If you’re struggling with nursing school, you’re not alone. In fact, it’s normal to want to quit nursing school, especially during your first year. But before you decide to quit nursing school, let’s explore some common issues in nursing education and how to gauge whether nursing school is right for you.
Why people drop out of nursing school
Simply put, nursing school is challenging. While other degree paths focus only on academics, a nursing degree combines medical education with clinical hospital experience, training nurses how to apply technical knowledge in a compassionate manner. The fast-paced environment can feel overwhelming, especially for first-year nursing students as they adjust.
What percentage of nursing students quit? The National League for Nursing reports that 20% of nursing students dropout. This is attributed to a wide range of factors, including family responsibilities, busy schedules, and some common issues in nursing education.
Common reasons why people drop out of nursing school:
Grueling schedules: Because you’re balancing lectures, homework, and clinicals on top of your personal responsibilities such as family or work, time management skills can make or break your nursing school schedule.
Challenging material: Nursing students must learn how to apply complex facts into real-world scenarios. Problem solving doesn’t always come naturally to all students, so developing this skill can be overwhelming.
Workload: Studying demands a significant amount of time, not only for individual classes but for your licensure exam (the NCLEX) as well. Poor study habits create an ongoing issue of feeling behind and underprepared.
Not prioritizing personal care: In order to take care of others, you must take care of yourself first. Nursing students who neglect their physical, mental, and emotional health will quickly burn out given all their additional responsibilities.
Outside complications: Some students quit nursing school due to personal obligations that prevent their studies, such as caring for family members or working full time. Balancing all this while learning so many new things can feel like too much.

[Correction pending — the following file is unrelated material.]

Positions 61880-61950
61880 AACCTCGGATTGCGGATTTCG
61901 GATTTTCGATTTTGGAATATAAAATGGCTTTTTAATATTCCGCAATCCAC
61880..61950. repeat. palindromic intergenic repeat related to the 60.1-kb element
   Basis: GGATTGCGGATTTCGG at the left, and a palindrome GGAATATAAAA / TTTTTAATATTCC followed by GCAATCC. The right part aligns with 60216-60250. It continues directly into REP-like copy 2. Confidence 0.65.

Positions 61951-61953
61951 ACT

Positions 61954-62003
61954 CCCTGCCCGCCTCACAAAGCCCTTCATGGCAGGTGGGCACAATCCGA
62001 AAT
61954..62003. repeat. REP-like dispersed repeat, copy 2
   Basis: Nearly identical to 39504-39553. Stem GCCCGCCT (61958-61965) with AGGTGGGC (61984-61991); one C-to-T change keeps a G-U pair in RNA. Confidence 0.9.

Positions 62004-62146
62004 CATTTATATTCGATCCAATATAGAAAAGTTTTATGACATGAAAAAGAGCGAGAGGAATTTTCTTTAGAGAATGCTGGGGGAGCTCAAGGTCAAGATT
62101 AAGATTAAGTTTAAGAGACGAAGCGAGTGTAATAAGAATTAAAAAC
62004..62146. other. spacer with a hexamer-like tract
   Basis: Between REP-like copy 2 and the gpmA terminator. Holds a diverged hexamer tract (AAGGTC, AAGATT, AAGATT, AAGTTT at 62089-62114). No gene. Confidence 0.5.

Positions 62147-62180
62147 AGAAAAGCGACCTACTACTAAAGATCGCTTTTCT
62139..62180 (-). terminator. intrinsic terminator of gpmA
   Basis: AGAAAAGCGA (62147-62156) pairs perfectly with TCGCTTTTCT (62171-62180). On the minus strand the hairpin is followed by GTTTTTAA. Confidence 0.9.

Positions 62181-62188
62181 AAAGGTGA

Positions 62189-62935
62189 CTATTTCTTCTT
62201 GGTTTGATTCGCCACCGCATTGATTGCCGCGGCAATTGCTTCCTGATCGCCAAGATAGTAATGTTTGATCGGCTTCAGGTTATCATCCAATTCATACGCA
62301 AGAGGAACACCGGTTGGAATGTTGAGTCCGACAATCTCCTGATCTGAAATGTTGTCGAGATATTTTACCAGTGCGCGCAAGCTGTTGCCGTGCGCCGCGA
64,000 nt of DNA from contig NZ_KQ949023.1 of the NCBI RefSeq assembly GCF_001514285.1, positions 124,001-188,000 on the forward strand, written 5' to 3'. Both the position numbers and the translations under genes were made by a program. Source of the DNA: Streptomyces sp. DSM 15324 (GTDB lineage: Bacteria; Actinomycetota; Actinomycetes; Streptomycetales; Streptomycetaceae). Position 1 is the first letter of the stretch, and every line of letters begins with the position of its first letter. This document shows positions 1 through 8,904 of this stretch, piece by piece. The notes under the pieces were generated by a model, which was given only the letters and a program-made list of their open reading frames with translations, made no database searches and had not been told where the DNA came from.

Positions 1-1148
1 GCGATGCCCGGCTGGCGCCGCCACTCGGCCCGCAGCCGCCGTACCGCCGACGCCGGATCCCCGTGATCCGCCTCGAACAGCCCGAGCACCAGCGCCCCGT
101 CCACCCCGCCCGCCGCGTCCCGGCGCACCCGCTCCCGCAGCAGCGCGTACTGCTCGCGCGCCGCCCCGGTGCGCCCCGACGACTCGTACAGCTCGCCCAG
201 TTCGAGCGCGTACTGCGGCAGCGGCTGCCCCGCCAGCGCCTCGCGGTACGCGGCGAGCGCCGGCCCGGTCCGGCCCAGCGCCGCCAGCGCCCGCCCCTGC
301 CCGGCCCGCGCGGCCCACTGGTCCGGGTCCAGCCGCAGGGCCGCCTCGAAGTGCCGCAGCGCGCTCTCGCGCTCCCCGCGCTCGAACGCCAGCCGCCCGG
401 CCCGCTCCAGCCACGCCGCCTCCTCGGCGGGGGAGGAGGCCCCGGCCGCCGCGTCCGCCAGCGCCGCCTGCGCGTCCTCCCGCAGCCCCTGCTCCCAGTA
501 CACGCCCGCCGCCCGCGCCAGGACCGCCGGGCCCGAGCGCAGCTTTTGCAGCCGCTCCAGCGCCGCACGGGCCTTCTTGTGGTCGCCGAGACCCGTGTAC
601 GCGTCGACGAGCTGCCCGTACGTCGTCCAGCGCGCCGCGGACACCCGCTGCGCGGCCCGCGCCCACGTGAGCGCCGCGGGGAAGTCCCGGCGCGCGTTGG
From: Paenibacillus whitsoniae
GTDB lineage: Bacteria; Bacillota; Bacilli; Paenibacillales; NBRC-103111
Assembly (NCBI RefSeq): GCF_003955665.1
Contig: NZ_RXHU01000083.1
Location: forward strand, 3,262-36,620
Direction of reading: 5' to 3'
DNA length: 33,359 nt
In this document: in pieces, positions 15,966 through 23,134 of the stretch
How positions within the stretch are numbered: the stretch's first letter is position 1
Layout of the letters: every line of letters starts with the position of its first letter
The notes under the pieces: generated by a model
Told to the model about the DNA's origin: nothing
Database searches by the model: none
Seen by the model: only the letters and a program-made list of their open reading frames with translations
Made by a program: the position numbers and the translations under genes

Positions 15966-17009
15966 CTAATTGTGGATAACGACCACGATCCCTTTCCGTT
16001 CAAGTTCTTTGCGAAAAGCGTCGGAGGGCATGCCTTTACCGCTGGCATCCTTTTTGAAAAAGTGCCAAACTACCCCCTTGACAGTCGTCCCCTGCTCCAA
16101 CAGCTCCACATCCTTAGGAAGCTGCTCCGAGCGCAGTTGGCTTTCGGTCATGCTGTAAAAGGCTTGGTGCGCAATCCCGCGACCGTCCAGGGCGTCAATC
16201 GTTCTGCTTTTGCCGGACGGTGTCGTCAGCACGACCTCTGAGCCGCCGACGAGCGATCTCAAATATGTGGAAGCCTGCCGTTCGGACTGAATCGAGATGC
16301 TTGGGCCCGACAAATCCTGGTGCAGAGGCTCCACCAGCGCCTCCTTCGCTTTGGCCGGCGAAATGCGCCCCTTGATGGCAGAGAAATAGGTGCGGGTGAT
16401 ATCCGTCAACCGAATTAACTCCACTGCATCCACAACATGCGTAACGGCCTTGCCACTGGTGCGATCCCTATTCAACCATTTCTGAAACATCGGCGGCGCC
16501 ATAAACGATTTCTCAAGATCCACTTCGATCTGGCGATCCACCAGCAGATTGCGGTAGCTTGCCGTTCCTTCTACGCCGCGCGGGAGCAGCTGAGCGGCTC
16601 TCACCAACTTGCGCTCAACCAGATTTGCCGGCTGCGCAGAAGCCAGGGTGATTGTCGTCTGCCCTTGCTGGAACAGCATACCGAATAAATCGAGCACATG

Why do I want to quit nursing school?
If any of these reasons resonate with you, you are not alone. It’s normal to want to quit nursing school. Students considering dropping out often report feeling overwhelmed, overworked, and overall not smart enough for nursing school.
Why do you want to quit nursing school? It’s important to really dive into your feelings to determine whether your frustrations have solutions or not.
Many nursing school challenges can be overcome with the right tools and support. For example, you can learn better time management skills and focus more on your self care to ease stress and pressure.
But one problem that cannot be cleared up is if you truly don’t enjoy nursing as a practice. Healthcare is a challenging field that may not align with your inherent skills, interests, or values, and that’s okay.
There’s a difference between caring for people vs. providing care for people. You can be a compassionate, charitable person and still dislike the work associated with healing. Nursing can be hard on your body and mind, and recognizing your limits while in nursing school is not only important for your well being, but for the welfare of others as well. You cannot–and should not–commit to caring for others if it’s outside your personal limitations.
Some issues that may be too challenging to overcome:
You’re squeamish around blood and/or other bodily fluids
You’re uncomfortable around needles
You’re afraid of germs
Your empathy makes it extremely difficult to be around sick, struggling patients
The decision to quit nursing school is ultimately a personal one, but if you decide you want to see your studies through to the end, you can reap the benefits of a rewarding career.
Why nursing school is worth it
Finishing nursing school starts you on a long-term career in healthcare. Nursing school is worth it because earning your nursing degree opens the door to a high-demand field.
A career in nursing is:
Stable: A national nursing shortage has registered nurses in high demand. Many RNs are able to take their pick of open nursing positions, along with higher salaries, better shift schedules, and more.
Profitable: Registered nurses earn excellent salaries, especially when compared to other entry-level nursing positions such as CNAs and LPNs. In 2023, Indeed reports registered nurses earning an average salary of $92,607, with the potential to earn up to $142,835 depending on experience and location.
Rewarding: Connecting with patients and seeing their health improve is incredibly satisfying. Nothing compares to saving lives, and nurses get to be part of that amazing experience.
Full of potential: Registered nurses can specialize in a wide variety of healthcare settings and focus areas, allowing them to set exciting career goals and create more professional opportunities.
Don’t regret quitting nursing school
Not getting the support you need in nursing school? Achieve Test Prep can help. Our online RN Bridge Program offers support throughout the entire nursing school process, whether you’re just starting out with your nursing prerequisites or need help studying for the NCLEX. Through accelerated test prep courses, we help fill in the education gaps that leave students behind, allowing you to move forward with confidence. Before you quit nursing school, talk to our Advisors to learn more about our tutoring programs and other resources.